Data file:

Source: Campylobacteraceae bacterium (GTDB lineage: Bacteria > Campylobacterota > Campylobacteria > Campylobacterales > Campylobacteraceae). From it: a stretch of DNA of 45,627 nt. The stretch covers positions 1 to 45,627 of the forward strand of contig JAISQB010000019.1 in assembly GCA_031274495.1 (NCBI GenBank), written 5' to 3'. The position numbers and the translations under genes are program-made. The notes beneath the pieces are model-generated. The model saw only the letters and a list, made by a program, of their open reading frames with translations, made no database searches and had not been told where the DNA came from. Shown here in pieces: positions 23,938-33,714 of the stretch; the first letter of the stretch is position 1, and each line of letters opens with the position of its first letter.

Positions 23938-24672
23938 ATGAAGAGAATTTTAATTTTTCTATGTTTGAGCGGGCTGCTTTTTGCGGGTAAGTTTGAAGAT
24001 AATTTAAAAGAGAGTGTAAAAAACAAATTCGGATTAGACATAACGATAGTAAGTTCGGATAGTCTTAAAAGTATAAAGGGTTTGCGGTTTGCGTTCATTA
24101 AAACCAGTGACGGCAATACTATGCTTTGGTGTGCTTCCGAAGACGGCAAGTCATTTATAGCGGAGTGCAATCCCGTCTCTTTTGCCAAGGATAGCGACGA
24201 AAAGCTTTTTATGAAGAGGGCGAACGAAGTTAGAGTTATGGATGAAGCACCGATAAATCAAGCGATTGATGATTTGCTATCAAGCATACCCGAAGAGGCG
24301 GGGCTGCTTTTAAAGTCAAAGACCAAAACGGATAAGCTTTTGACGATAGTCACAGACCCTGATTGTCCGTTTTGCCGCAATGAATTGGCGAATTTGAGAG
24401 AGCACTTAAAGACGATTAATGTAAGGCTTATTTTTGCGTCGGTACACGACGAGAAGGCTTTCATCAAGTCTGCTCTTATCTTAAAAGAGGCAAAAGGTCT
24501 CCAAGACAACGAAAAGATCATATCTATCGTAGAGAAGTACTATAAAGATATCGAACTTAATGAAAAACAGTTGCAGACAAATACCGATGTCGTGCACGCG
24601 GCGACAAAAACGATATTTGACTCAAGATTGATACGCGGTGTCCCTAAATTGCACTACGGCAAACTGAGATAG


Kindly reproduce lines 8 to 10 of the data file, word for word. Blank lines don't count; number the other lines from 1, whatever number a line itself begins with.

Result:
24401 AGCACTTAAAGACGATTAATGTAAGGCTTATTTTTGCGTCGGTACACGACGAGAAGGCTTTCATCAAGTCTGCTCTTATCTTAAAAGAGGCAAAAGGTCT
24501 CCAAGACAACGAAAAGATCATATCTATCGTAGAGAAGTACTATAAAGATATCGAACTTAATGAAAAACAGTTGCAGACAAATACCGATGTCGTGCACGCG
24601 GCGACAAAAACGATATTTGACTCAAGATTGATACGCGGTGTCCCTAAATTGCACTACGGCAAACTGAGATAG